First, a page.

You’ve got Kroger, P&G, Gorilla Glue and more very well-known companies here. We have the very respected Cincinnati Children’s. Beyond that, there seem to be a lot of businesses in Cincinnati. Seems a good thing in terms of jobs, though I haven’t really explored what it’s like to job-search here.
Pro football and pro baseball. Two nationally-known colleges
I am decidedly not a sports fan. I watch MMA as often as I can, as I have trained in it and I study self defense; but sports fan – yeah no. Still, it is pretty significant to me that we have the Bengals and the Reds – not just in our state, but right here in our very city. We also have Xavier and UC. That’s two (it seems to me) pretty major colleges right here. Now, it sucks, and baffles me, that both of them are surrounded by pretty sketchy areas of town; but at least they are here.
I’m not up on the politics surrounding The Banks development in Downtown near the riverfront. I am quite sure there are many who are anti-The Banks and are resentful about it – just as you can easily find folks who are anti and resentful about every single issue and thing. All I know is that what I have seen and experienced of Downtown Cincinnati is cleaner and nicer than Downtown Seattle. There also (at least used to be) far, far fewer panhandlers here than Seattle. I have surmised that enforcement must be responsible for this. The situation has been changing, though, in recent times for some reason.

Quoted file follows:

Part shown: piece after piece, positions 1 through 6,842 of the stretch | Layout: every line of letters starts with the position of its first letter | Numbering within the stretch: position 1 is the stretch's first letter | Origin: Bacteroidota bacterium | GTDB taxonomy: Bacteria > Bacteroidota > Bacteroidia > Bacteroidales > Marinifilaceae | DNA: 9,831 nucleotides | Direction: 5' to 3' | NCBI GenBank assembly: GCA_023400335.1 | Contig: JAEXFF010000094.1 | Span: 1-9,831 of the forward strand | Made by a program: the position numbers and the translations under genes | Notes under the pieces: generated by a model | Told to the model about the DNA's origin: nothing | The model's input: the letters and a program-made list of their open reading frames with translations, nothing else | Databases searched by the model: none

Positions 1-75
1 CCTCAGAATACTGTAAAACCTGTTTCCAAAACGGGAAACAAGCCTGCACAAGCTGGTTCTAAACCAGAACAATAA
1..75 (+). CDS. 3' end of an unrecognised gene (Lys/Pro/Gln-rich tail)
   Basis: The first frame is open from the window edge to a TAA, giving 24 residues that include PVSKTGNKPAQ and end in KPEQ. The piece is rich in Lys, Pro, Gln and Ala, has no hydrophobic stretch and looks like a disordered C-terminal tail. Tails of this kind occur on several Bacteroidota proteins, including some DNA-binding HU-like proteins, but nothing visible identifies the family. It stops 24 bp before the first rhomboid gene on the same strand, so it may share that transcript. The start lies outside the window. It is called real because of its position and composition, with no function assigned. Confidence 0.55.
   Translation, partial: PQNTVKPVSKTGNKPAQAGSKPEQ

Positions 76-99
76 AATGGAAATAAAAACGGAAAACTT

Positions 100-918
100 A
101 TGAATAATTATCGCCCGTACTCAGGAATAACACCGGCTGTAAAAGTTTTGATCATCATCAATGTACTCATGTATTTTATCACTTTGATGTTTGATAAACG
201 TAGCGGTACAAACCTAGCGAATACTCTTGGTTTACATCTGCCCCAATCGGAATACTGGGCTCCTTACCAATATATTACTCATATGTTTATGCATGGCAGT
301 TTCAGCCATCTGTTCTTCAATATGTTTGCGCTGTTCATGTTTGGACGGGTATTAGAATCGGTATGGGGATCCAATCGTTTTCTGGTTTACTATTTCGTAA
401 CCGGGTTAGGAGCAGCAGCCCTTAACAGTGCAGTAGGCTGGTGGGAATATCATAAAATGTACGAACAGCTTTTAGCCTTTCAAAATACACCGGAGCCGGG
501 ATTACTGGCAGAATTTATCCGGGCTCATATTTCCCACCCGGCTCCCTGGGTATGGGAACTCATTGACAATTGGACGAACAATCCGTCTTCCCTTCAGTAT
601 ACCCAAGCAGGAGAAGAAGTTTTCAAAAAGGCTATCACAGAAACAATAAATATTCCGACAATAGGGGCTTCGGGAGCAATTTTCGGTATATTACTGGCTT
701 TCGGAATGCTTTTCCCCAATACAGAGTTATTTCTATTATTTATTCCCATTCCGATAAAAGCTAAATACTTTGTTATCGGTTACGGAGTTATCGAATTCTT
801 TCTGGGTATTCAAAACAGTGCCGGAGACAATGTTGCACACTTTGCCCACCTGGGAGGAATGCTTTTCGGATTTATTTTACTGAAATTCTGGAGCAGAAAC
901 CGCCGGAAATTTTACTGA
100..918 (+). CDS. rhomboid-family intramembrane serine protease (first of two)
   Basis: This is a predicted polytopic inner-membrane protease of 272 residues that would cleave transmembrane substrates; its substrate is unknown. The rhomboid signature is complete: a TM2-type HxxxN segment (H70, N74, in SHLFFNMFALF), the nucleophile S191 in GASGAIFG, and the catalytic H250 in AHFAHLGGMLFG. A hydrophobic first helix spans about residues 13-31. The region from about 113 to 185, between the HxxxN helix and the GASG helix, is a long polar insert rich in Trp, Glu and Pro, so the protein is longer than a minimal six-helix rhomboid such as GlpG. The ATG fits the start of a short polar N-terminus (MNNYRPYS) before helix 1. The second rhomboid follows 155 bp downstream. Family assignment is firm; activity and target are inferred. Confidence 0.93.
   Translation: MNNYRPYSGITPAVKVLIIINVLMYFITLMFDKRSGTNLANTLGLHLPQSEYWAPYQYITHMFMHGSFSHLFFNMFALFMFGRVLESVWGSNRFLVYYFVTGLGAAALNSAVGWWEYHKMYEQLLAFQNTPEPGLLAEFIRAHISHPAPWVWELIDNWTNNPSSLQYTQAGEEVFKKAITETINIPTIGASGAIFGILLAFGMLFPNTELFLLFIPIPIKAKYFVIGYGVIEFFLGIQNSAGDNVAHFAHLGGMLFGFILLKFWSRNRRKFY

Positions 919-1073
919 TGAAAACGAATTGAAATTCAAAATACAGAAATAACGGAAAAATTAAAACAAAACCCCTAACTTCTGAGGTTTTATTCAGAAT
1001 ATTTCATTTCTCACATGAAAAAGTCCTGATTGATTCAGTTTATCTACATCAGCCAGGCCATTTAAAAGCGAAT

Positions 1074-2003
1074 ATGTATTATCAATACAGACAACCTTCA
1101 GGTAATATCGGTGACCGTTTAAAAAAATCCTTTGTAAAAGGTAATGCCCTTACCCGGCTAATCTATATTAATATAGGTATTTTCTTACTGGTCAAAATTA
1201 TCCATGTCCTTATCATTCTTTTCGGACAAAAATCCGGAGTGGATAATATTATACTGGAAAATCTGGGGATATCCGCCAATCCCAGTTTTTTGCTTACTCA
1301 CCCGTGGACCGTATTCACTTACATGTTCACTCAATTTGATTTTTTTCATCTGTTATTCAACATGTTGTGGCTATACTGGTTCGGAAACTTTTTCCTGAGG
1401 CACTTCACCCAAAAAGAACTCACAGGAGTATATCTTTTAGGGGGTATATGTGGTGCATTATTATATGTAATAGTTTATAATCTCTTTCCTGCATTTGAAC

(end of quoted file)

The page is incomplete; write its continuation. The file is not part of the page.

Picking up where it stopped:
Hello! Brewery taprooms being legalized, and the appreciable springing up of new breweries.
This one pretty much speaks for itself. We moved to Cincinnati – about three years ago – at just the right time! I’m not saying we have an awesome number of breweries here, but it is reaching a level where I am starting to respect it.
Fairly consistent positive developments in the area of Multi-Use Trails and bicycle facilities.